Does your intended executor or beneficiary live overseas?

If your intended executor or beneficiary is living overseas (or may in the future), there are additional considerations that need to be taken into account in your estate plan.

One of the main considerations is tax (or more to the point – avoiding unnecessary and inadvertent tax). Tax largely depends on who controls or receives the asset.

If your intended executor is not an Australian resident for tax purposes, then your estate will be treated as a non-resident trust, which may adversely impact the intended beneficiaries’ entitlements. If any intended beneficiary is non-resident, this may also impact on the entitlements of the other Australian-resident beneficiaries, depending on what assets they receive.

Tax implications for non-resident trusts/estates and non-resident beneficiaries in Australia can include the following:

Income tax

Taxed as a non-resident. No access to the tax-free threshold available to resident estates or the ability to obtain franking credit refunds.

The implications vary if the assets include the following:

Real Estate

  • Additional surcharge rates of land tax will be charged.
  • If executor / trustee is non-resident a CGT clearance certificate may not be available and will result in the purchaser withholding 12.5% sale proceeds (relevant to property over $750,000).
  • 50% CGT discount not available to foreign residents/trustees.
  • If non-resident beneficiary wishes to receive real estate as part of their entitlement or it is directed to them as a specific gift (personally or as trustee of a trust established in a Will), an application to the Foreign Investment Review Board may be required, which is expensive and there is no guarantee of approval.

Shares in public or private companies, units in a managed fund or interests in a business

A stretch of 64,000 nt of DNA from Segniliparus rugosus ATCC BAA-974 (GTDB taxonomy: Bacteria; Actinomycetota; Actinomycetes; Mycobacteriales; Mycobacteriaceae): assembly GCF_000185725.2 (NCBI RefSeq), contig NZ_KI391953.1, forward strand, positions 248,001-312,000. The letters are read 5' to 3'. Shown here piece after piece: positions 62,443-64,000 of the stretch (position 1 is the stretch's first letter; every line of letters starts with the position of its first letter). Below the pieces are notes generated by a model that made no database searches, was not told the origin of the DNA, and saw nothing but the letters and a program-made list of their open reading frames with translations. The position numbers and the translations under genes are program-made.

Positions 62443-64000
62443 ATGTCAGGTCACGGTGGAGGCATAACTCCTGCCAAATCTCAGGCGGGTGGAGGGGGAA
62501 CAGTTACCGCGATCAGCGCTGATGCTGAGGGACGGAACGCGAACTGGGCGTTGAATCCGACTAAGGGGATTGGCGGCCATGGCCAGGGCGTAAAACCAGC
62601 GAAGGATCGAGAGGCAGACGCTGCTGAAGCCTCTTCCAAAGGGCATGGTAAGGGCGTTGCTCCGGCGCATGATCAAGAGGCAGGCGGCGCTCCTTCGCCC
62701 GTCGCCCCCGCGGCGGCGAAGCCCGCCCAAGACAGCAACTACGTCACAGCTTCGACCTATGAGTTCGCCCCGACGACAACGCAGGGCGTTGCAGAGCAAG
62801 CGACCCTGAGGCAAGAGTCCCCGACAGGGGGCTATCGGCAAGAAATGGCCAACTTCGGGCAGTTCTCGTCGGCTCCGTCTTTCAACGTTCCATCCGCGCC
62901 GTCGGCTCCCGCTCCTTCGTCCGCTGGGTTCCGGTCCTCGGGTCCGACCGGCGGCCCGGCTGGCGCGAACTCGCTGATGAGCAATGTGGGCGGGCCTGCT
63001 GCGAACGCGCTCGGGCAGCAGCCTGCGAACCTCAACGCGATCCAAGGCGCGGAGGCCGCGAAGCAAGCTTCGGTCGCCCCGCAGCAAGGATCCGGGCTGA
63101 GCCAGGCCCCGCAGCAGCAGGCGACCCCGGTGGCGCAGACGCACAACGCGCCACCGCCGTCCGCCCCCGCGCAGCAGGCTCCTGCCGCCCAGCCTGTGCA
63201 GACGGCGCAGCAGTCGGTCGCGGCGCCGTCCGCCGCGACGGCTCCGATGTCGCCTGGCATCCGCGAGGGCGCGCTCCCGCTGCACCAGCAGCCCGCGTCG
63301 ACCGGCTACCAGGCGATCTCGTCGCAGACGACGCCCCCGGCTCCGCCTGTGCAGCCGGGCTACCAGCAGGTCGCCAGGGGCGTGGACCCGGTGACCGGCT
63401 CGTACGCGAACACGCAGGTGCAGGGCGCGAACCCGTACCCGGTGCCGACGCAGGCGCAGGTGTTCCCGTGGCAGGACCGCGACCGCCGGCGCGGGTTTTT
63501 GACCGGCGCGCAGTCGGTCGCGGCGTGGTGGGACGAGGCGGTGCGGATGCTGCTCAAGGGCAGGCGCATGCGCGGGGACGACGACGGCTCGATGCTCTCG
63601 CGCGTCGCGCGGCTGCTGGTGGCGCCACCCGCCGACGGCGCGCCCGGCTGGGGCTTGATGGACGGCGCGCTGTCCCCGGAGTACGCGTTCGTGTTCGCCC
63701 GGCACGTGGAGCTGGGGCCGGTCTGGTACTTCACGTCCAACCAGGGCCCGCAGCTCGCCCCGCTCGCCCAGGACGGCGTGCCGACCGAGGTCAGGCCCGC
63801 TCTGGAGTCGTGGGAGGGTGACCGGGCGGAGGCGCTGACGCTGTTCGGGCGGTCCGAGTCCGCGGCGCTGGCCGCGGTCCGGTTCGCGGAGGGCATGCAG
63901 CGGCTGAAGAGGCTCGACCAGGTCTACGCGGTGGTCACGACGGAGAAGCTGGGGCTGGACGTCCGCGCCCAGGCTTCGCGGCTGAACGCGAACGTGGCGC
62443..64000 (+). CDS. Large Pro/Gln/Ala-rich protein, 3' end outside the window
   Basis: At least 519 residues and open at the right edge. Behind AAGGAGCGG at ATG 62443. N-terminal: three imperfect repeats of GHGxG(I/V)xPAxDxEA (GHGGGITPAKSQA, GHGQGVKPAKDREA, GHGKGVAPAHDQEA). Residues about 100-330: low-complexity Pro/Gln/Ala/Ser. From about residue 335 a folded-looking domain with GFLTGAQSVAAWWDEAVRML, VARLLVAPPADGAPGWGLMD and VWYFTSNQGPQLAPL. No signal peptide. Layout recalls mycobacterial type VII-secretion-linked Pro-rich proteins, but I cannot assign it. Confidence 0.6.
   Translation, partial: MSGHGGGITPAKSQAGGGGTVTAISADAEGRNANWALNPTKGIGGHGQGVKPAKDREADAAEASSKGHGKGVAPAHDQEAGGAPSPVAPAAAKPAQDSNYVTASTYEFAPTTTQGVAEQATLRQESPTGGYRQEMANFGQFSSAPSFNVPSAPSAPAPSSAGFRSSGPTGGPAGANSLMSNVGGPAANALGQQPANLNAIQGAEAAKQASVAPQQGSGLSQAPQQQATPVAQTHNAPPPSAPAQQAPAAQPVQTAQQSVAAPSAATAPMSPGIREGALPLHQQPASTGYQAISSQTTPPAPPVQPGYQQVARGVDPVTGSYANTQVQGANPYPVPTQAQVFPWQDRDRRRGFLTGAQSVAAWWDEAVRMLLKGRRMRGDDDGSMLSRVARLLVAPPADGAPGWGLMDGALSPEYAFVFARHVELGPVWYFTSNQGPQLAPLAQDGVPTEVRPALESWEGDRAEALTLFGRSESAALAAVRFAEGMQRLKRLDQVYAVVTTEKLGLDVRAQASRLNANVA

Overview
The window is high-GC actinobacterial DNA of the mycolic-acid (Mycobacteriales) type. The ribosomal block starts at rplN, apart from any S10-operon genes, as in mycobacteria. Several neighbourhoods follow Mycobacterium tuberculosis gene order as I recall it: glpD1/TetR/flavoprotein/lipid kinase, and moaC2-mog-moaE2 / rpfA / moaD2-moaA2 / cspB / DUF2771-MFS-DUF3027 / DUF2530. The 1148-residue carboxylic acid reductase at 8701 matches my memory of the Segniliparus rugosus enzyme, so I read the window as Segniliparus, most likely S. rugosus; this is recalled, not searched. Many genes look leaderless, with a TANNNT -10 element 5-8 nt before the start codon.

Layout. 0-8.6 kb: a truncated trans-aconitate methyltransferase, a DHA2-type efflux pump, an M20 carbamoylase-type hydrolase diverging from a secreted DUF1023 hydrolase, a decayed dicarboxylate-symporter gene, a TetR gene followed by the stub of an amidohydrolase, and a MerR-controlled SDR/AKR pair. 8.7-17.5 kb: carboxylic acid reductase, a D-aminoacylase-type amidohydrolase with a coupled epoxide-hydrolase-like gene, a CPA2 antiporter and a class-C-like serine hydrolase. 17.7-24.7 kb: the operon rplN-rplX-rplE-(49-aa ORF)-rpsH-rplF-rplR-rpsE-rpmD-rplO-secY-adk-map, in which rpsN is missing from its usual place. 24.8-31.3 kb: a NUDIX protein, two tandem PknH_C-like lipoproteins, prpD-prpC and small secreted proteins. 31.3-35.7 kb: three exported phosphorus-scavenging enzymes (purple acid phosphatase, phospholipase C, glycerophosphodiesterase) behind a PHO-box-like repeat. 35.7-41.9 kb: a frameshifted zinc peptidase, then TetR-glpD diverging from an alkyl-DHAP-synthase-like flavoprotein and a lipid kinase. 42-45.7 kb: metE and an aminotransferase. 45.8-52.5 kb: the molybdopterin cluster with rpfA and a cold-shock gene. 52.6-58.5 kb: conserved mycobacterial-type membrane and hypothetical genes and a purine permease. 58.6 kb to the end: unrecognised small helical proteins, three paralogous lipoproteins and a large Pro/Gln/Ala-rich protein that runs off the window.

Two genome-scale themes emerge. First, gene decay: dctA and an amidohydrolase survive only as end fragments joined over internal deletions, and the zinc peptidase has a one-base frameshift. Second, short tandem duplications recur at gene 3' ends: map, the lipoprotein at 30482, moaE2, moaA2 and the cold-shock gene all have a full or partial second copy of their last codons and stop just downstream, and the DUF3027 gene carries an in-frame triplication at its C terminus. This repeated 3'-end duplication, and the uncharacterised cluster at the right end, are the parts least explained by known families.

CGT Event K3 applies as soon as the asset passes to the beneficiary (personally or as trustee of a trust established in a Will) such that any gain or loss is included in the deceased’s final tax return as a disposal at market value, taken to have occurred immediately prior to death. This may result in a liability payable by the Estate (i.e. out of the beneficiaries’ residual entitlements).

Interests in an existing trust (eg. discretionary / family trust)

If control passes to a non-resident:

  • the trust will more likely be governed by the tax laws of where the controller is based; and
  • it can trigger other tax implications in converting the trust to a non-resident entity.

There may also be additional implications in the jurisdiction where the beneficiary or executor/trustee is a resident for tax purposes.

Beneficiaries of course can change their residence so it is also important for a Will to consider the “what if” and appropriately address how tax might be paid or give options to keep the control within Australia.

How we can help

The implications of non-resident executors and beneficiaries can be complex, but with careful planning, it is possible to navigate these challenges effectively and in line with your overall objectives.

Contact us

Please contact us for more detailed and tailored help.

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